Since the civil union law was passed in Buenos Aires, the Mexican LGBT movement has pushed for the renewal of the discussion of a bill legalizing “domestic partnership” in the municipal legislature. If this bill is passed, it will cover any two people who live together, assuring bank credits and some of the social welfare benefits provided by the Mexican state. Although Chile still has not approved heterosexual divorce, the Homosexual Integration and Liberation Movement lobbied the Chamber of Deputies to pass a bill assuring inheritance and common property for all those who live together. In Colombia, some senators tried to pass a law granting queer couples many of the legal rights enjoyed by heterosexuals. Fifty-five members of Colombia’s parliament voted against the bill and only thirty-two supported it, defeating the struggle for equal rights in that country. Civil unions;Argentina Buenos Aires, Argentina;same-gender civil unions[same gender]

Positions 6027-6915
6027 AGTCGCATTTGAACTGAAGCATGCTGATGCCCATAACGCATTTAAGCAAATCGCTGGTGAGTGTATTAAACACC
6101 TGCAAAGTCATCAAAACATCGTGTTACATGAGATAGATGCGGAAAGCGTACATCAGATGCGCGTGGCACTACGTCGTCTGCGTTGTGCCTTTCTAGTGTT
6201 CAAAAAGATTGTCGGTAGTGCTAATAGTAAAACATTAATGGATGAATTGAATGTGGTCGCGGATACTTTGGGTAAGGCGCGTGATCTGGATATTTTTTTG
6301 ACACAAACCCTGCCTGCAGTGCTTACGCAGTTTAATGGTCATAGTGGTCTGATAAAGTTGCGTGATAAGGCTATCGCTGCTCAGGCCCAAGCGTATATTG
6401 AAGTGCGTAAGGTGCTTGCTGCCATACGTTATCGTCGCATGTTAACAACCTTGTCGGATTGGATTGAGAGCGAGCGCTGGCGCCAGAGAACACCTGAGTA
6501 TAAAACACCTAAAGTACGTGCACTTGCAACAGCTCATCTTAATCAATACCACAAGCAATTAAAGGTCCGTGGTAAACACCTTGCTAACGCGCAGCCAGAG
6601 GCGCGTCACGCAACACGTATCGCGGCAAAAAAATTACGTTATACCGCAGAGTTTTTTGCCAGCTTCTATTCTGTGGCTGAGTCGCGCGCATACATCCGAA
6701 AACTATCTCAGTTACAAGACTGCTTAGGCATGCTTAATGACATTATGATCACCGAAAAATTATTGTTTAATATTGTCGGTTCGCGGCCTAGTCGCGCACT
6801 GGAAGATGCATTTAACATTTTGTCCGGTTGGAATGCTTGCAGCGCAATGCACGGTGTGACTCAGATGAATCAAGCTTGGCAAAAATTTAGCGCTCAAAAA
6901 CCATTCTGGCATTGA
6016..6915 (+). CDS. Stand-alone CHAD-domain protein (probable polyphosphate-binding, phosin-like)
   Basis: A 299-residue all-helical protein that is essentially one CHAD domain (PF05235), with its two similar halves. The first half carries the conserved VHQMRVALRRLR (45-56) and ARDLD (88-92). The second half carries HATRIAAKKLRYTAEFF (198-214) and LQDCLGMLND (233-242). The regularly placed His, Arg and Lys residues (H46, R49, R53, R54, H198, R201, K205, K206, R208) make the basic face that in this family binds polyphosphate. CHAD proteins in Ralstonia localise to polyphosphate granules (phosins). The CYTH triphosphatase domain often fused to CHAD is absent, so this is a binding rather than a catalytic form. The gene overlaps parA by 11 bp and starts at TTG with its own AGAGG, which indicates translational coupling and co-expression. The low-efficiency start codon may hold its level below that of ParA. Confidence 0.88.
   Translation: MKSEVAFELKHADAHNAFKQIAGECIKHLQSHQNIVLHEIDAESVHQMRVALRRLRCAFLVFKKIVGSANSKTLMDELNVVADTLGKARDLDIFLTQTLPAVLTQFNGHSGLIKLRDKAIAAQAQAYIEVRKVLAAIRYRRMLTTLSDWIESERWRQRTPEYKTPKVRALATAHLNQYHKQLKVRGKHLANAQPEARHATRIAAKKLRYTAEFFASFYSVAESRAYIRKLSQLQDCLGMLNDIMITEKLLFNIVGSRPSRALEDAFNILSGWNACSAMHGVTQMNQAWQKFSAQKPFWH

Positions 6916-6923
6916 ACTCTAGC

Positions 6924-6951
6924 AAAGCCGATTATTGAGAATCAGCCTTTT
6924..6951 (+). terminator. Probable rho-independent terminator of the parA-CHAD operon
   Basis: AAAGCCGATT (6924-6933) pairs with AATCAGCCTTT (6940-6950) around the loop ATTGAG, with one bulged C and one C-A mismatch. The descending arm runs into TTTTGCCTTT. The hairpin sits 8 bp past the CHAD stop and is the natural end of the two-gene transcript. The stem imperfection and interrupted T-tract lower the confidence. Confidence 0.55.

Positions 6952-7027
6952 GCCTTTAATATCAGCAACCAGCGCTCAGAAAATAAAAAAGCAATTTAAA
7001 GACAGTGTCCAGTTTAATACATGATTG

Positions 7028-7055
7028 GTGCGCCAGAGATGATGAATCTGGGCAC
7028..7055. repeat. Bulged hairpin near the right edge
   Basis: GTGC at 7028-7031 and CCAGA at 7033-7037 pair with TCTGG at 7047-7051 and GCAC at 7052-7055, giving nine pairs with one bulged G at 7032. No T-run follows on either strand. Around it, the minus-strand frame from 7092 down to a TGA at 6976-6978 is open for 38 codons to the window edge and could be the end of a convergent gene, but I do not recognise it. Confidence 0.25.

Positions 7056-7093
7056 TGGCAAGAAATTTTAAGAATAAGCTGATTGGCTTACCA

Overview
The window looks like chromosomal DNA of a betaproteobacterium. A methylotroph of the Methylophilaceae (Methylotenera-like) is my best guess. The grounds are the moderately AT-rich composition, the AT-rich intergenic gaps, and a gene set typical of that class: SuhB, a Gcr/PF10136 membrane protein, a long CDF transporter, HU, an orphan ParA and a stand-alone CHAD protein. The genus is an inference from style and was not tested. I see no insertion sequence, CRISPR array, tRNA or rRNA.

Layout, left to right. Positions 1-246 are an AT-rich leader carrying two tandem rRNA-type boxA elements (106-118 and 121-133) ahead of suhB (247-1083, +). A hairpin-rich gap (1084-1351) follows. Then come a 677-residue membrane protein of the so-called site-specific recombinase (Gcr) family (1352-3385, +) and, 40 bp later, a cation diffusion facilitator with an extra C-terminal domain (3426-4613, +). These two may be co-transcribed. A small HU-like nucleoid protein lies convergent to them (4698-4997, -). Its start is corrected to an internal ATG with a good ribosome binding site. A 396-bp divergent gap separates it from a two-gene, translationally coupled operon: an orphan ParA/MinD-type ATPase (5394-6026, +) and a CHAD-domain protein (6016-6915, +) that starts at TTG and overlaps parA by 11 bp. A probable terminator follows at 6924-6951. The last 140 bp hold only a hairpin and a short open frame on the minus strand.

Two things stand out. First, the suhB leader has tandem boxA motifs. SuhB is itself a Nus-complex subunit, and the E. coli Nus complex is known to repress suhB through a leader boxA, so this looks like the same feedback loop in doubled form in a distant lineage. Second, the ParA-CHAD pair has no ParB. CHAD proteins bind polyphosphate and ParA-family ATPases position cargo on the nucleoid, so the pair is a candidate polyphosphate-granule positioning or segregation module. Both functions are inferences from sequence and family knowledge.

Further Reading
  • citation-type="booksimple"

    xlink:type="simple">Balderston, Daniel, and Donna Guy. Sex and Sexuality in Latin America. New York: New York University Press, 1997.
  • citation-type="booksimple"

    xlink:type="simple">Bazán, Osvaldo. Historia de la homosexualidad en la Argentina: De la Conquista de América al siglo XXI. Buenos Aires, Argentina: Marea, 2004.
  • citation-type="booksimple"

    xlink:type="simple">Berco, Cristian. “Silencing the Unmentionable: Non-reproductive Sex and the Creation of a Civilized Argentina, 1860-1900.” The Americas 58, no. 3 (January, 2002): 419-441.
  • citation-type="booksimple"